Cracking the code of financial freedom!

With the much anticipated Constantinople and St. Petersburg forks right around the corner, you might be wondering ... why is Ethereum forking twice?

The decision to implement two hard forks comes after a bug was found in one of the Ethereum Improvement Proposals (EIP's) apart of the Constantinople upgrade. This discovery caused a delay in the initial release of the full implementation of the hard fork on Ethereum's main net.

The bug was discovered within EIP 1283 by blockchain security firm, Chain Security, just 48 hours before the hard fork was set to occur in January.

The security firm discovered that a code change caused by EIP 1283 - which aimed to lower the cost of gas while transacting on the network - created an "unwanted side effect" that would allow a hacker to conduct a "reentrancy" attack.

A reentrancy attack allows an attacker to “reenter” the same function multiple times without updating the user about the state of affairs. According to Joanes Espanol, CTO of blockchain analytics firm Amberdata, under this scenario, an attacker could essentially be “withdrawing funds forever.”

“Imagine that my contract has a function which makes a call to another contract… If I’m a hacker and I’m able to trigger the function while the previous function was still executing, I might be able to withdraw funds,” Espanol explained to CoinDesk.

Chain Security would write in January:

The upcoming Constantinople Upgrade for the ethereum network introduces cheaper gas cost for certain SSTORE operations. As an unwanted side effect, this enables reentrancy attacks when using address.transfer(...) or address.send(...) in Solidity smart contracts. Previously these functions were considered reentrancy-safe, which they aren’t any longer.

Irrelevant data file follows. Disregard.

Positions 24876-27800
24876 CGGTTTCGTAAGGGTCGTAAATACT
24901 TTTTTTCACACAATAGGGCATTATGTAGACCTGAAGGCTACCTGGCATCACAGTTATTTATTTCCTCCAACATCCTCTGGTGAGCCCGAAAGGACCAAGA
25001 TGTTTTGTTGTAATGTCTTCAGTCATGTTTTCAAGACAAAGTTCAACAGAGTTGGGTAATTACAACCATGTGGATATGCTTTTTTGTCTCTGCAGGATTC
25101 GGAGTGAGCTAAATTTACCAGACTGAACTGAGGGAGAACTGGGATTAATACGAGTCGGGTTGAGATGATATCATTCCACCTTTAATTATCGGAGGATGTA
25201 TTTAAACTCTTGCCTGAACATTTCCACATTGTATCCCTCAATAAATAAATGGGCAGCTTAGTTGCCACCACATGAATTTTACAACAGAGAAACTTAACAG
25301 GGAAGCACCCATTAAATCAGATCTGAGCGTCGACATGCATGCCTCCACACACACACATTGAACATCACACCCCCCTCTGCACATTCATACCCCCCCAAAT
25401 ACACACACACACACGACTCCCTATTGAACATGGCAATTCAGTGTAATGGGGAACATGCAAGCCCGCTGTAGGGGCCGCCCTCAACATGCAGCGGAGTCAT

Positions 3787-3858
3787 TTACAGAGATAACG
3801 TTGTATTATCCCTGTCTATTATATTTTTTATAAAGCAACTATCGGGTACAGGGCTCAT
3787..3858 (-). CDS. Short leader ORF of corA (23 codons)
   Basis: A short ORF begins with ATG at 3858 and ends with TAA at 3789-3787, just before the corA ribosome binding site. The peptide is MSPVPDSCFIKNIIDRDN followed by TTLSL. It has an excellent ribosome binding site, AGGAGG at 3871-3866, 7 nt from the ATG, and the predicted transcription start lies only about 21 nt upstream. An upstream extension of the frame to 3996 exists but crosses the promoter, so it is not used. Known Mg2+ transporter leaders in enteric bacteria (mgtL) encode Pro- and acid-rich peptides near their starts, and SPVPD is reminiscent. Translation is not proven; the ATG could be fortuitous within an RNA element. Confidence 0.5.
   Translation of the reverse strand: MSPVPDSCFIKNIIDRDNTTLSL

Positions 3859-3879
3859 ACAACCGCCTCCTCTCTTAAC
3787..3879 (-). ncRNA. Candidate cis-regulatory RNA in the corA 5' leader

This discovery prompted the Ethereum core developers to decide on sidelining EIP 1283 while moving ahead with the rest of the proposals.

The only catch was that the full Constantinople fork was already running on some of the Ethereum test nets, prompting the need to implement a rollback of the buggy EIP.

This is where the St. Petersburg fork comes into play

The goal of St. Petersburg is to roll back EIP 1283 once the Constantinople fork hits the main net. It will be implemented on the same block as Constantinople, creating a seamless transition from fork to fork.

“For all practical means for any developer out there on the mainnet, there will not have been Constantinople really, just Petersburg … Technically in the code, you have two conditions,” ChainSecurity COO Matthias Egli explained. “One says Constantinople gets active at block number [7,280,000] and at the same block number Petersburg gets activated, which takes precedence over Constantinople and immediate supersedes it.”

These upgrades are all a step towards Ethereum 2.0 that will feature the Proof of Stake (PoS) consensus algorithm and increase the network’s transaction capacity, among other essential features.

When all is said and done, Ethereum will have these EIP's implemented post-St. Petersburg:

EIP 145
This focuses on adding shifting bitwise operators to the Ethereum Virtual Machine (EVM) for the efficient processing of information.
EIP 1014
Improves scaling solutions of the accommodating network like the off-chain transactions.
EIP 1052
An upgrade of smart contracts processing system.
EIP 1234
Focuses on reducing rewards issued to miners from 3 ETH to 2 ETH per block.

According to Cracking Cryptocurrencies' fork countdown, both Constantinople and St. Petersburg are set to come into play mid-day Thursday, February 28th.


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